Hakahau, Ua Poa
Day 16 - 19
Very, very lumpy passage from the island of Tahuata to the island of Ua Poa (Wa-Poo). Weather forecast predicted 15 knots from the east/southeast, but it was more like 23 gusty knots not exactly downwind, with waves hitting us on the starboard quarter stern. We're not the only ones who don't prefer this point of sail – the auto pilot complains and tries to drag the bow upwind.
We had the fishing pole out, although not great sea conditions to be fishing. (What can I say? We're desperate. Our friends are catching tuna, marlin & wahoo. We're a little pea-green with envy.) I checked the line now and again to make sure our feather wasn't fouled and noticed we were dragging something – a bird, perhaps? Jim reeled it in.. Low and Behold! We caught a fish! We have no idea how long we drug the poor creature behind before noticing. But we caught a fish! Mind you, it was so small he didn't even get the clicker clicking. We would have thrown him back if he hadn't expired as we were getting him off the hook. Nothing to do but steak him out. We caught a fish!
It was a 2' Skipjack Tuna (the same variety but smaller as what got away from us on our Pacific crossing), brilliant purple and sapphire glowing colors on his topside, 5-6 black horizontal stripes on his silver belly. Our fish bible (Vic Dunaway's Sport Fish of the Pacific) says it is dark meat and "not appealing to many", but we observed the meat to be similar to the Yellowfin Tuna we bought recently – just slightly denser – so we tried it for dinner. Carolyne made up a fantastic sauce and we gently sauteed him in garlic and butter. He was delish!
The volcanic spires upon entering the anchorage of Hakahau are Jurassic Park-like – large, thick spikes pointing skyward from the deeply creviced green hillsides. There is a beautiful, yet spooky quality to them as slow moving hover clouds mask the tip-tops and then drift to reveal them again. The anchorage is bow and stern. Mostly French and Swiss boats here and one Dutchman, we noticed. Plenty of room.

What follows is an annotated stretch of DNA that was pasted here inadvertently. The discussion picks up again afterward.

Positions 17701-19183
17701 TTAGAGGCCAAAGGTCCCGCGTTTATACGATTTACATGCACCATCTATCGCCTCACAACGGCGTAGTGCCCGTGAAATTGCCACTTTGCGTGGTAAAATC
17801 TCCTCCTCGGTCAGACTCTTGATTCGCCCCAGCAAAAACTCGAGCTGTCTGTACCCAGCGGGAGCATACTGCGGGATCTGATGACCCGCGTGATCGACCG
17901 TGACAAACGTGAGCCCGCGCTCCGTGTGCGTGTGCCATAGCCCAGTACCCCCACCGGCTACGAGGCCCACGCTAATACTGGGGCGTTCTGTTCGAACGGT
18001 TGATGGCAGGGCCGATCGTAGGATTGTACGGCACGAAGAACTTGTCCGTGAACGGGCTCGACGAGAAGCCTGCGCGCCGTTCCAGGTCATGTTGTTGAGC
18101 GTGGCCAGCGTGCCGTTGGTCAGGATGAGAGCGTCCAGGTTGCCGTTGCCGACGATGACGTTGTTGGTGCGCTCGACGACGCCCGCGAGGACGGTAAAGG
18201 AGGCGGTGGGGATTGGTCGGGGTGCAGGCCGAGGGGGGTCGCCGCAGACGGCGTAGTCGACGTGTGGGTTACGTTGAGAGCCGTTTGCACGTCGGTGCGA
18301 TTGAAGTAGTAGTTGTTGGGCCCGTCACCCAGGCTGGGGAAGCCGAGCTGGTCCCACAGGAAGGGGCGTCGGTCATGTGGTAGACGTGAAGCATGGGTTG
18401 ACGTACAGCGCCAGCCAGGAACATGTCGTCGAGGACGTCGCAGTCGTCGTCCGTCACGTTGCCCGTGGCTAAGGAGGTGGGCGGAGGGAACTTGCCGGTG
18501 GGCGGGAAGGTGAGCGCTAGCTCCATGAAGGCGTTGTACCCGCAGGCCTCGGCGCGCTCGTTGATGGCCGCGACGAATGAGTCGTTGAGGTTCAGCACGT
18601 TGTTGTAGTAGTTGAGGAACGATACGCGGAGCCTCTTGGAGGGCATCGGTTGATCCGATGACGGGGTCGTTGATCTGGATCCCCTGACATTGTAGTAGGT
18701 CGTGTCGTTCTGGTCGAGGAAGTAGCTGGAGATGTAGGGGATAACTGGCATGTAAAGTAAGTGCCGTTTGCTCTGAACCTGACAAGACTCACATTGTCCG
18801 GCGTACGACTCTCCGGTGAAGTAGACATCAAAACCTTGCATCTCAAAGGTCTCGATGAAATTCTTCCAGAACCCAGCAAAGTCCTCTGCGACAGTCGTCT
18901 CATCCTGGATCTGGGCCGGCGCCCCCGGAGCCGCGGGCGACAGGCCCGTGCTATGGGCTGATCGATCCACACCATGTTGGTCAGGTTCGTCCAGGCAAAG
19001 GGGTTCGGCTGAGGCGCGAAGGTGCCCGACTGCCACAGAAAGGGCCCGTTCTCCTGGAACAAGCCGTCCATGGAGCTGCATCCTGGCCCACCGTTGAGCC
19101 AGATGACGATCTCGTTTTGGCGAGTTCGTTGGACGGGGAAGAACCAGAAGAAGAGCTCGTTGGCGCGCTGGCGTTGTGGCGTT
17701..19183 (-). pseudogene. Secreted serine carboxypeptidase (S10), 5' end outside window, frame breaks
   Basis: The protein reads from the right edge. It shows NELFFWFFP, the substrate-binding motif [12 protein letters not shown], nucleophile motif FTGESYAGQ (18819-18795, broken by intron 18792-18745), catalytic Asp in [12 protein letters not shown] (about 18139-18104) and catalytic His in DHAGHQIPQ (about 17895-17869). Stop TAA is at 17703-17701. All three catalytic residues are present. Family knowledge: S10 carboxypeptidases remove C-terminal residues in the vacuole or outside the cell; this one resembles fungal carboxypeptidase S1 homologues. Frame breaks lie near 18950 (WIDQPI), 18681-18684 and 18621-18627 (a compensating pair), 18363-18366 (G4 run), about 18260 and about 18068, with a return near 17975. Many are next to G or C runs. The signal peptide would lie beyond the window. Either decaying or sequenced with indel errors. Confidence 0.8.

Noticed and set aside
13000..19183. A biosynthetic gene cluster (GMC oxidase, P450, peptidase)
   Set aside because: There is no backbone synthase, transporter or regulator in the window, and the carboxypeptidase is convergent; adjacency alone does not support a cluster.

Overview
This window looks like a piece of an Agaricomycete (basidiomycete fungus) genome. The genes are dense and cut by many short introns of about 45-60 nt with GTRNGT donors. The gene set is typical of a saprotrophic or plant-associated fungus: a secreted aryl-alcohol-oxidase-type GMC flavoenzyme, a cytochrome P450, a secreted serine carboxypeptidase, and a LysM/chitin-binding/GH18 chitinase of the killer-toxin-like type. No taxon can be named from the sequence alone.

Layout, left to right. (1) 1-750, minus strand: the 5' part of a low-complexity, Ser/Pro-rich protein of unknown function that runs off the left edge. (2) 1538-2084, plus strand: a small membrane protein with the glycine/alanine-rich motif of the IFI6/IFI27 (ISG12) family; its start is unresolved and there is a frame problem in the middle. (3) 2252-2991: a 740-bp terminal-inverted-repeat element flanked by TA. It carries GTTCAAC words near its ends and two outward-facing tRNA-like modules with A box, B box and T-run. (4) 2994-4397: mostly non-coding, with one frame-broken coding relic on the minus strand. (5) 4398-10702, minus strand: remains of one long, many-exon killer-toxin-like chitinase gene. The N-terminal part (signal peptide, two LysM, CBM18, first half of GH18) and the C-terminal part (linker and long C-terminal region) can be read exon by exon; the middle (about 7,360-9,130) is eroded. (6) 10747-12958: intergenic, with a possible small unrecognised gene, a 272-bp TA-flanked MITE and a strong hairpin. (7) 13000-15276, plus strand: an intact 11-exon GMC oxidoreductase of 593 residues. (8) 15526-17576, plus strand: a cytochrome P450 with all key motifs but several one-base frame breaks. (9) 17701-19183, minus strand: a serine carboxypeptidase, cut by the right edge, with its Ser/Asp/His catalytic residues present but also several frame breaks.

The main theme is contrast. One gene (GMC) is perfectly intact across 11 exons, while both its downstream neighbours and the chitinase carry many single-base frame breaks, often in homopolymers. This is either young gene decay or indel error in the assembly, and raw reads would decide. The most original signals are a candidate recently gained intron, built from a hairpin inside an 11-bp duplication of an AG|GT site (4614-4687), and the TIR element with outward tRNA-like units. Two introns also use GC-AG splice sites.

A local Frenchman we encountered named Xavier took us on a tour of the island. The terrain is very similar to Hiva Oa – lush, green, thick foliage, lovely flowers, plentiful fruit... with the exception that every coconut we found on the ground had a hole in it... coconut rats! And here, to get baguettes you must order them a day in advance – otherwise, you are likely to miss out.
There was a strange feeling from the locals here – unlike Hiva Oa and Tahuata. I don't think they get many tourists visiting and they lacked the warmth and hospitality we experienced previously. I so wish one of us spoke better French. It made such a huge difference to us in Mexico and Central America to speak the language and I'm feeling a longing to connect with these specific Marquesans.
I take a day to trudge the jib up to a nearby covered gazebo where I can make some repairs to it. There is no electricity to hook up the sewing machine, but I need to replace the UV panel that was ruined during our crossing from Mexico and there is some terrible flutter at the leech at the top that needs to be addressed... in this gazebo there is plenty of room to spread out the sail – I can use the machine on the boat once I get everything else ready to stitch and secured in place. A man shows up and we begin a limited conversation – his English not very good and my French worse. He introduces himself as Tino and leaves in his truck. About 2 hours later he returns with bags of fruit he went home and picked for me. Pamplemousse, oranges and ripe bananas! What a sweet and precious gift! I finish my sail repairs and go home and study my French!
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